The new building will also include an underground parking garage with 38 parking spots. Another three parking spots would be available outside.
To make the project possible, the council approved a proposal by applicant Steven Reller to extend the "planned community" (PC) zone at the site of the existing Palo Alto Commons to incorporate the proposed 0.8-acre addition. The zoning designation allows developers to build at a greater density than the city normally allows in exchange for "public benefits."
Though PC-zoned projects typically entail lengthy negotiations over public benefits and, at times, community opposition (Alma Plaza and the College Terrace Centre are two recent examples), the senior-housing proposal sailed through the city's approval process at a comparatively brisk pace. Both the city's Architectural Review Board and the Planning and Transportation Commission voted unanimously to recommend approval of the project, and the city's planning staff also advised the council to approve it.
While PC-zoned projects typically include such benefits as new public plazas, landscape improvements and public art, in the case of Palo Alto Commons, the main public benefit is the project itself. Palo Alto's shortage of senior housing factored prominently in staff and the planning commission's decision to support the project.
"It is so dog-gone difficult to get rental housing, let alone senior rental housing, and there's clearly a strong demand for it," Planning and Transportation Commission Chair Samir Tuma told the council.
Councilwoman Gail Price said the project helps the city achieve its goal of providing diversity in housing. Councilman Greg Schmid called it a "terrific project," while Councilman Greg Scharff said the city is lucky to get a project like this.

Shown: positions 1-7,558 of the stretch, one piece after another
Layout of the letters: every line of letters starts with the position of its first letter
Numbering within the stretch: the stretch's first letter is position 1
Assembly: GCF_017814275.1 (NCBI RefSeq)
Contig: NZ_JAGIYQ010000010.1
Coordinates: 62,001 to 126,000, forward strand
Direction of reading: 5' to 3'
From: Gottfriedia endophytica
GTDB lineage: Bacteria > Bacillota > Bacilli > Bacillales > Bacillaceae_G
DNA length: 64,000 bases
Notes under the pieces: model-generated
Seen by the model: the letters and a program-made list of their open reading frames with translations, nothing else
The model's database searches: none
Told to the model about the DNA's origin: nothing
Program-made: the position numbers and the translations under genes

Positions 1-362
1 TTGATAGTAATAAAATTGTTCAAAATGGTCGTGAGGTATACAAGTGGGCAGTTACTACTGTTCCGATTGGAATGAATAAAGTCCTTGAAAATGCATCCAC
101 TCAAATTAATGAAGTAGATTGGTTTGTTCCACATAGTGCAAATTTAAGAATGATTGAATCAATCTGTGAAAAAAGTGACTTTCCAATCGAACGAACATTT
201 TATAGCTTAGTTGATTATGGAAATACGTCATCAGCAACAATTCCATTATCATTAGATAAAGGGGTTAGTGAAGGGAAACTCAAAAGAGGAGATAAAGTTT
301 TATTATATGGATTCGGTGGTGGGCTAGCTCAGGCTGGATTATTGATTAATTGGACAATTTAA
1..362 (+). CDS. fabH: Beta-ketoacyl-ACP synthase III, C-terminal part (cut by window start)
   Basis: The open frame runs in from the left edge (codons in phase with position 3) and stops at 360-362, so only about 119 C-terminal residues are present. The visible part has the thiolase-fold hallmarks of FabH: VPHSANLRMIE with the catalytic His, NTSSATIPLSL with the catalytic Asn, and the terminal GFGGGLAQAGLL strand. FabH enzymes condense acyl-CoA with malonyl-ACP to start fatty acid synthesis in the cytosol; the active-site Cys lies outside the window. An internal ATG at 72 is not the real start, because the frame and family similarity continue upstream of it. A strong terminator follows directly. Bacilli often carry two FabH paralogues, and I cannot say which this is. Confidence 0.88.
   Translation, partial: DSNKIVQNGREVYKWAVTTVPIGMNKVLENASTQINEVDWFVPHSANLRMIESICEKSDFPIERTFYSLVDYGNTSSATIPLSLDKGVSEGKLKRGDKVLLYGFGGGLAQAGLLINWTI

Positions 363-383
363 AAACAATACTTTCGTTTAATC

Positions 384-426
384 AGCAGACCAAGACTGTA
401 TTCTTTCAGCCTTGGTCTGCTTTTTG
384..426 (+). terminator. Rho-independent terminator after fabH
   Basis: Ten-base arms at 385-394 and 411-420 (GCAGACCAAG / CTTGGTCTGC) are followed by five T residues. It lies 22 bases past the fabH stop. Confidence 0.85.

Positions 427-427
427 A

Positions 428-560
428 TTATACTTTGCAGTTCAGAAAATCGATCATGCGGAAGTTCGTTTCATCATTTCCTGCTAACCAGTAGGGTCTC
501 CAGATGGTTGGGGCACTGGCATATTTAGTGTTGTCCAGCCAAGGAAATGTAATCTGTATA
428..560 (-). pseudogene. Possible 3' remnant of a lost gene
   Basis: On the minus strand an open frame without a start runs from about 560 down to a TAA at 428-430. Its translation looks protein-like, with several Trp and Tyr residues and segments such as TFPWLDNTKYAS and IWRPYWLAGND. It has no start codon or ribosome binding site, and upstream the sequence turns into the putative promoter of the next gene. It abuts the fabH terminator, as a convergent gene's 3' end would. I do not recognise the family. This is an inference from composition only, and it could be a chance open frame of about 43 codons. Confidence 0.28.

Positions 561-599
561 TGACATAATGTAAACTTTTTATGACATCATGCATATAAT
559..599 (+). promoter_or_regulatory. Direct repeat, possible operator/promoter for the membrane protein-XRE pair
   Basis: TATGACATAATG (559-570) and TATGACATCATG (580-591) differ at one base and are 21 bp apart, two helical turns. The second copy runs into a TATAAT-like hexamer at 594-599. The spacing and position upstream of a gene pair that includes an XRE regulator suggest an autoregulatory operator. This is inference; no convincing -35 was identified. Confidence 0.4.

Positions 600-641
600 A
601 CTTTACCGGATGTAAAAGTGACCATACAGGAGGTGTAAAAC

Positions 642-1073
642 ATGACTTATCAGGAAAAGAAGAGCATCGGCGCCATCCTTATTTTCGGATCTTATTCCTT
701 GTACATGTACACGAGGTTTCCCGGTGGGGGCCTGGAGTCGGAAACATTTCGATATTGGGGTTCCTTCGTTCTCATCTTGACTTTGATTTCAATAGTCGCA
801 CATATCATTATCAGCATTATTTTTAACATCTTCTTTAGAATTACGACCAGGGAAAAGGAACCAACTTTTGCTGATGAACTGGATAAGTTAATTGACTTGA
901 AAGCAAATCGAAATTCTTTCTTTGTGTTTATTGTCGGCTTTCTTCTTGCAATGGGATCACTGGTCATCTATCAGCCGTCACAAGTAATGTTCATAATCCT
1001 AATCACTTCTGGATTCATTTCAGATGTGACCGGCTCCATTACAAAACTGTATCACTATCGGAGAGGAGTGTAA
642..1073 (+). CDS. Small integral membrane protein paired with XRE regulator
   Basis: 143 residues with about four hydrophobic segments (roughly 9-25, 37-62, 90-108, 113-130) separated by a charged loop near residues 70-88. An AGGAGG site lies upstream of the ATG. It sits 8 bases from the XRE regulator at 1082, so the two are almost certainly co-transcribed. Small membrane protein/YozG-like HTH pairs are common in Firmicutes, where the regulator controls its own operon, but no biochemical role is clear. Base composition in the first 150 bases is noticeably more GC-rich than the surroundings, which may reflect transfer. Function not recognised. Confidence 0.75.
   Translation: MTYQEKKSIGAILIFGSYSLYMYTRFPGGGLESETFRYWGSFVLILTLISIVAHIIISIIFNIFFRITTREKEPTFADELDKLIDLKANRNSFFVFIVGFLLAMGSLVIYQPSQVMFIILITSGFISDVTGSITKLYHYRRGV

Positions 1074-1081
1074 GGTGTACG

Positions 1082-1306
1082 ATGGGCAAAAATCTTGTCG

"Senior rental housing is something that's very difficult to build," Scharff said. "I don't think people realize how difficult it is to get a project like this."
While the senior units constitute the primary public benefit, the proposal includes a scattering of secondary benefits, including pedestrian improvements along El Camino Way, upgrades to the bus stop on El Camino Real, landscape improvements and new walkways and a crosswalk in front of the addition. Palo Alto Commons will also contribute $100,000 to the Palo Alto nonprofit Avenidas to fund an age-at-home program for low-income seniors.
Though land-use watchdog Bob Moss urged the council to require the new building to include low-income housing, every other speaker who addressed the council on the subject favored the proposal.
One of these speakers was Bill Hahn, who moved into Palo Alto Commons in 2007 with his wife. Hahn said his wife suffered from dementia and from arterial fibrillation. After she died in 2009, Hahn fell in love with another Commons resident, Colleen Coleman. The two got married last year.
"The Palo Alto Commons has taken care of us in a very good way during this time together," Hahn told the council Monday.
Both Hahns called the proposed addition an answer to the shortage of senior housing in Palo Alto.
The council agreed and voted 8-0, with Karen Holman recusing herself, to support the proposed expansion.
"This is an important project for this community, and I'm glad to see it will move forward this evening," Mayor Sid Espinosa said just before the vote.
This story contains 630 words.
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